Ongoing road rage challenges prompt efforts to develop an aggressive driver simulator

On Saturday, Jason Giovanni Bustos was charged with aggravated assault with a deadly weapon, one several recent road rage incidents that ended in crime.

SAN ANTONIO — An arrest has been made in a road rage investigation that happened on I-10.

On Saturday, Jason Giovanni Bustos was charged with aggravated assault with a deadly weapon.

According to the affidavit, the victim used his phone to record what happened. After being brake-checked the victim passed Bustos. Then Bustos caught up with him and showed him a gun. Moments later, police say Bustos started shooting.

Aggressive driving in Texas is not unusual but there is technology in development that aims to keep you and your family safe.

The prototype for the aggressive driving simulator is expected to be completed by June this year in collaboration with the University of Texas at San Antonio.

Dean DeSoto is the executive director of Community Alliance Traffic Safety Inc., a charity that is leading the charge against aggressive driving with a simulator.

“We discovered there were 1,015,100 citations issues for speeding in excess of 15 miles per hour,” DeSoto said.

That’s according to a 2023 study across five metropolitan Texas cities including San Antonio.

“We’re the only program in the country that is looking at the causation of the behavior and not the outcome of the behavior,” he said.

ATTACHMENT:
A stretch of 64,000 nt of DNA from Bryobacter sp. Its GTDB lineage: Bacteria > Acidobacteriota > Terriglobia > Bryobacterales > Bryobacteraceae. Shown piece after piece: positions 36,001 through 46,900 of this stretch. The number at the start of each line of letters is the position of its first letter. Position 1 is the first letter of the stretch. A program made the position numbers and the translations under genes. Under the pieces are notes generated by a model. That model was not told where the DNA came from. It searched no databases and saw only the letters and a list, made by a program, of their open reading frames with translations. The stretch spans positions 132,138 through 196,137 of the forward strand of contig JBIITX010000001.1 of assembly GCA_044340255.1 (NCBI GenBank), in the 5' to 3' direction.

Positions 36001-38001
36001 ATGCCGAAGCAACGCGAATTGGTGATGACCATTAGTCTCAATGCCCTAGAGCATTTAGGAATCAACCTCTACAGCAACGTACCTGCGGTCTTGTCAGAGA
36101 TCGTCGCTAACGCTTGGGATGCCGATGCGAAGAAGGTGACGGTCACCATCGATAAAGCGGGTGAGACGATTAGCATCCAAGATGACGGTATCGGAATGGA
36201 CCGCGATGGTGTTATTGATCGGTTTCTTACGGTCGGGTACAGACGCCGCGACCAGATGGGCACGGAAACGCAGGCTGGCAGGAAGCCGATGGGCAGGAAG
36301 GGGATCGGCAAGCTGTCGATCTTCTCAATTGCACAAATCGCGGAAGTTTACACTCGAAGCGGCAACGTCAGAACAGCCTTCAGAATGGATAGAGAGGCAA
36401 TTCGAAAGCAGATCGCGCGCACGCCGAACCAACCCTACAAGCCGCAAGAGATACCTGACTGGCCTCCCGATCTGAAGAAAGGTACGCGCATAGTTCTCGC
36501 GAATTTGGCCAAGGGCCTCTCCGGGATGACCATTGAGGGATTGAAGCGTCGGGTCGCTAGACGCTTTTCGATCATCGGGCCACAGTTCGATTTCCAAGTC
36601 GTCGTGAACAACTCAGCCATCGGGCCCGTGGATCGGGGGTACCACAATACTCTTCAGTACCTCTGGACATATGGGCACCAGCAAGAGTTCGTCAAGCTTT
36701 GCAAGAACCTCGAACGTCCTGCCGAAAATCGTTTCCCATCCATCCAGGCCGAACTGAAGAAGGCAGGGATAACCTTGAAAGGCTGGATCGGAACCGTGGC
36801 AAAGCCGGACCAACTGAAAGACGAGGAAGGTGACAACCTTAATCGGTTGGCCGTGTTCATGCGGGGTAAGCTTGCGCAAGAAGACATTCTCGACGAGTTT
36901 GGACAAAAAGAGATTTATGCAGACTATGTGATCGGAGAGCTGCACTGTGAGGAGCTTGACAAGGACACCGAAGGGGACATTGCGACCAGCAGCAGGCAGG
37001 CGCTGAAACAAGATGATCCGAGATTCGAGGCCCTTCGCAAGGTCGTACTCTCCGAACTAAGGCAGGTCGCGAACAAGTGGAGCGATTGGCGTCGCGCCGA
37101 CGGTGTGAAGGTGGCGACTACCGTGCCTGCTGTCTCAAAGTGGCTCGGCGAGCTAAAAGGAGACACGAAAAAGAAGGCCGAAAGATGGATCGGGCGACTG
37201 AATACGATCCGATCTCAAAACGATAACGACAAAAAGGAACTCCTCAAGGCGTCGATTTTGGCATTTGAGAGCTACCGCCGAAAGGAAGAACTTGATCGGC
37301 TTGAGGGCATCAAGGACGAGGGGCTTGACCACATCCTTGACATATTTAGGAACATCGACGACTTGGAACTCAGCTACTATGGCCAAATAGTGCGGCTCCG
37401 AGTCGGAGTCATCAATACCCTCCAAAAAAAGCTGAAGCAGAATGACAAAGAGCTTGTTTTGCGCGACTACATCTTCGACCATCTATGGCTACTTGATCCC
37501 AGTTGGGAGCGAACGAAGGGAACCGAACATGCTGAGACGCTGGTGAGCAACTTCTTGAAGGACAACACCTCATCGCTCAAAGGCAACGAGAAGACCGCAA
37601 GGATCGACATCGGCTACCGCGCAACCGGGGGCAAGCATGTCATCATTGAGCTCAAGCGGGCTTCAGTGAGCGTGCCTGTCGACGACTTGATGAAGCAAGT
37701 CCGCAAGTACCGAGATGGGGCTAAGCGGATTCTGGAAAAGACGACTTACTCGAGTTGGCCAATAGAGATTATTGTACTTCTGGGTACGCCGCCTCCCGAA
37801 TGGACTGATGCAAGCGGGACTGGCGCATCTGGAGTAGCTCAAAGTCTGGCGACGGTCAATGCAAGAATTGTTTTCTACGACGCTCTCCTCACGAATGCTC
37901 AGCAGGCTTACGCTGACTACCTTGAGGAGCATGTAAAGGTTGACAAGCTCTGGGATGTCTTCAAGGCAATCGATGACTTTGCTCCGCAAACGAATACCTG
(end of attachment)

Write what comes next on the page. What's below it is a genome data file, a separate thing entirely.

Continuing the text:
The aggressive driving simulator runs off a laptop, has a steering wheel, accelerator and brake and has three screens that place you in the simulation of a vehicle.

“It’s interactive, it uses AI so it learns your behaviors very quickly and also the information we programmed in – whatever how you respond or acknowledge an attitude it will be programmed into the simulator,” said Desoto. 

DeSoto is hopeful that this technology can elevate the topic of aggressive driving amongst current and future drivers.

“This is not a driving safety program. It’s an attitude program. It’s what I call an intervention and prevention program,” he said.

He feels the culture of driving is the problem.

“We seem to be driving faster and less compassionate and more willing to take a life. It just strikes me as very strange behavior,” he said.

As for Jason Giovanni Bustos, he is set for a pre-hearing Apr. 10 at the 187th Criminal District Court. His bond is set at $100,000.

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